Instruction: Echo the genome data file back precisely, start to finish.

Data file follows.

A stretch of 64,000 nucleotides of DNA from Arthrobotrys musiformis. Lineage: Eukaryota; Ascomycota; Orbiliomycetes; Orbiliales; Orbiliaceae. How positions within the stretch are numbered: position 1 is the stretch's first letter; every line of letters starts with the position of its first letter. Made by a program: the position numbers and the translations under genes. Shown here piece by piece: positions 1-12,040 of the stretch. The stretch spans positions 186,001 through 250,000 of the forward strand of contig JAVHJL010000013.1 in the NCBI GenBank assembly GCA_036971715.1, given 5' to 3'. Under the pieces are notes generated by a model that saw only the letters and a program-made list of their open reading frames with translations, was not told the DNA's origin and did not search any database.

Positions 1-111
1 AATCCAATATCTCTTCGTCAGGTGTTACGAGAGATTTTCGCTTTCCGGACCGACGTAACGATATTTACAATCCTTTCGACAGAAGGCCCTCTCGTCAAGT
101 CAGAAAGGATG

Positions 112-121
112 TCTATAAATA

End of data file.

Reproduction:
A stretch of 64,000 nucleotides of DNA from Arthrobotrys musiformis. Lineage: Eukaryota; Ascomycota; Orbiliomycetes; Orbiliales; Orbiliaceae. How positions within the stretch are numbered: position 1 is the stretch's first letter; every line of letters starts with the position of its first letter. Made by a program: the position numbers and the translations under genes. Shown here piece by piece: positions 1-12,040 of the stretch. The stretch spans positions 186,001 through 250,000 of the forward strand of contig JAVHJL010000013.1 in the NCBI GenBank assembly GCA_036971715.1, given 5' to 3'. Under the pieces are notes generated by a model that saw only the letters and a program-made list of their open reading frames with translations, was not told the DNA's origin and did not search any database.

Positions 1-111
1 AATCCAATATCTCTTCGTCAGGTGTTACGAGAGATTTTCGCTTTCCGGACCGACGTAACGATATTTACAATCCTTTCGACAGAAGGCCCTCTCGTCAAGT
101 CAGAAAGGATG

Positions 112-121
112 TCTATAAATA